Published: May 7, 2009
For America’s regional banks, it’s merger time. With the results of the stress tests now public, it’s clear that none of the country’s largest financial institutions will fail. Those that need capital will find it, even if it takes de facto nationalization. But that doesn’t mean the banking system is robust.
A handful of regional institutions received the equivalent of barely passing grades — including SunTrust, Regions Financial, KeyCorp and Fifth Third. These banks have more than $500 billion of assets among them. Even if they can raise the extra capital that regulators say they need, they may not be in a position to act as engines of credit creation — a requirement for their local economies to pull out of the recession.
Moreover, if they can’t raise private money over the next six months, they may need to have the government take significant, or even majority, stakes in them.
One risk is that they will stagger along, zombielike, for years. There’s an alternative: Let the strong eat the weak.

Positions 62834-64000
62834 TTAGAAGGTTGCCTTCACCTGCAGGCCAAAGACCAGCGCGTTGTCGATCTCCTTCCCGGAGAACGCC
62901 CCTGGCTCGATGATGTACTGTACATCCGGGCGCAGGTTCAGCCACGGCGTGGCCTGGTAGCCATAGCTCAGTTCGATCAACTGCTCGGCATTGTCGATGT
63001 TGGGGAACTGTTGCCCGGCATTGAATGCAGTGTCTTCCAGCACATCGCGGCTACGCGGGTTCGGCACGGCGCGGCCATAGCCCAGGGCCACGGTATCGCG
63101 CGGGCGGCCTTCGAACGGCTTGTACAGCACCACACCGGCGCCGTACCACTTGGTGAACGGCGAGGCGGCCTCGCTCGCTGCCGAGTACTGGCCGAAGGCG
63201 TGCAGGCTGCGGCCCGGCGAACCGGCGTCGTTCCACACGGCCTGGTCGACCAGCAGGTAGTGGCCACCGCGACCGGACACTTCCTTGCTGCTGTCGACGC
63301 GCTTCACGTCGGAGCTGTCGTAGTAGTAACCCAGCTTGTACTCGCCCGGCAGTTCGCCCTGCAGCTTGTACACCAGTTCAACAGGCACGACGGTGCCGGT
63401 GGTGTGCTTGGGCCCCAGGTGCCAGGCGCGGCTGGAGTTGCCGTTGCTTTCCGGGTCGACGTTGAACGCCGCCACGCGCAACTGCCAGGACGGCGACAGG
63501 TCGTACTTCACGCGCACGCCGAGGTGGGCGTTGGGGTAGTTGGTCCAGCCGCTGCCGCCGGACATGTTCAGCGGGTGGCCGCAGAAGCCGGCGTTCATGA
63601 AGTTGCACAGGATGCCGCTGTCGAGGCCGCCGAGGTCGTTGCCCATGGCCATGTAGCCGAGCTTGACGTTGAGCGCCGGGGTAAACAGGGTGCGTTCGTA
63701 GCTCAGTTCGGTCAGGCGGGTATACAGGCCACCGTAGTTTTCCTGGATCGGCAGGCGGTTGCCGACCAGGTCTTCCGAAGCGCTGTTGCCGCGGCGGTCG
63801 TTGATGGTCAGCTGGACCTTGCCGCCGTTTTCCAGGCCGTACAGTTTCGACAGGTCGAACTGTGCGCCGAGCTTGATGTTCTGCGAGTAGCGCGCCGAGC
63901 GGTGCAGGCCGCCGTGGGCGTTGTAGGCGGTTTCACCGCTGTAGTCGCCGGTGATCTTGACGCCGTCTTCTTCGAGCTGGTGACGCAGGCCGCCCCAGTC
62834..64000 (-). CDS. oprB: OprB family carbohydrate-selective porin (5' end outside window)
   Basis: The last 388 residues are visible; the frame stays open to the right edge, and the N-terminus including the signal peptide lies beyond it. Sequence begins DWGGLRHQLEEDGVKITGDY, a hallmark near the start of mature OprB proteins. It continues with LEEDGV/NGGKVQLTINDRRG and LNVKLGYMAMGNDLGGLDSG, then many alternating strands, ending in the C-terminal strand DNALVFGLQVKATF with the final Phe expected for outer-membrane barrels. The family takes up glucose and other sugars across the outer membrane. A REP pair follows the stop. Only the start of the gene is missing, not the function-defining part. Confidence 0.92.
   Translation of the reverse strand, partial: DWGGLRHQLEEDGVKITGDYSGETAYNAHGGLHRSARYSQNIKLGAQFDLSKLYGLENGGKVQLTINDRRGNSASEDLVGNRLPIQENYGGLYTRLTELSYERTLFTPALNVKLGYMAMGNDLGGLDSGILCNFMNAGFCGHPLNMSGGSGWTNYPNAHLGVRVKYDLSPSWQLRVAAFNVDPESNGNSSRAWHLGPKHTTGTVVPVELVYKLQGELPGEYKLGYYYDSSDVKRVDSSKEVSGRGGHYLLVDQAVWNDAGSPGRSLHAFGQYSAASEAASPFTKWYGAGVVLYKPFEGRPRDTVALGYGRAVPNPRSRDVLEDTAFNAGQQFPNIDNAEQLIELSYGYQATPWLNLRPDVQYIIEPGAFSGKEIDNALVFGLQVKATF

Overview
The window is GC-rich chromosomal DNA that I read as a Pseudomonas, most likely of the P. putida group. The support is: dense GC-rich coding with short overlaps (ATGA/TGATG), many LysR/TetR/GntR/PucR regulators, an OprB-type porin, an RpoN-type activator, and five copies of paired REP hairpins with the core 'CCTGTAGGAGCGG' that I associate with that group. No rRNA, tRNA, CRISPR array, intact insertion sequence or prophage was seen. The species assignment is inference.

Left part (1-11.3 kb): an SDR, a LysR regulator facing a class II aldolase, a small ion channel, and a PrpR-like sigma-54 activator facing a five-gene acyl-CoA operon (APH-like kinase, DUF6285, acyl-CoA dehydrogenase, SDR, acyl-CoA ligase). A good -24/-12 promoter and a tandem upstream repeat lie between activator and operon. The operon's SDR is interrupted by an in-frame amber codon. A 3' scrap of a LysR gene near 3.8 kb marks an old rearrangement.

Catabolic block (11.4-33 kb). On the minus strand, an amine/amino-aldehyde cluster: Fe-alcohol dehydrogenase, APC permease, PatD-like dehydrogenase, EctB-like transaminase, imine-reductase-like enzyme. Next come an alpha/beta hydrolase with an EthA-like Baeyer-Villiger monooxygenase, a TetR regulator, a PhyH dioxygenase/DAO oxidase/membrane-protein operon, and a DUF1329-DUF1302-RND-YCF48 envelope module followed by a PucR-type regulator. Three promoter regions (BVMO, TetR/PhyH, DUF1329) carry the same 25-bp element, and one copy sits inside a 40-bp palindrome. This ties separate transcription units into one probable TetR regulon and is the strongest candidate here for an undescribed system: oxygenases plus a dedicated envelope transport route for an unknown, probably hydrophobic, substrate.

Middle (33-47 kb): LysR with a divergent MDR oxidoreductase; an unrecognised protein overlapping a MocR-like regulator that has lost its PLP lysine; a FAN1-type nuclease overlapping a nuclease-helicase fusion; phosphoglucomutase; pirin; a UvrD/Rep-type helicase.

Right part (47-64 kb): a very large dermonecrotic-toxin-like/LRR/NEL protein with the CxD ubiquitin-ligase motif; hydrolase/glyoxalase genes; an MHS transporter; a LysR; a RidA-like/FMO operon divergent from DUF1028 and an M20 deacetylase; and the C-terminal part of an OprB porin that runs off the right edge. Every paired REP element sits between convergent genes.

A core group of relatively robust regional banks has also emerged from the Treasury’s examinations, including U.S. Bancorp and BB&T, as well as PNC Financial, which has to raise a relatively modest $600 million.
An alternative to propping up troubled banks with new capital is to actively encourage a wave of consolidation.
This approach would make life simpler for the government should the banks fail to raise private capital. Rather than taking controlling positions in many midsize banks, the government could take smaller stakes (or none at all) in fewer, larger banks that in turn use the capital to buy troubled rivals.
By encouraging, for instance, the acquisition of SunTrust by BB&T, the takeover of KeyCorp by U.S. Bancorp and the purchase of Regions by PNC, the government would foster the creation of three new heavyweights better equipped to compete with JPMorgan Chase, Wells Fargo and Bank of America. These three went from big to megabanks by acquiring troubled rivals like Washington Mutual, Wachovia and Countrywide early in the banking crisis, in deals blessed by regulators.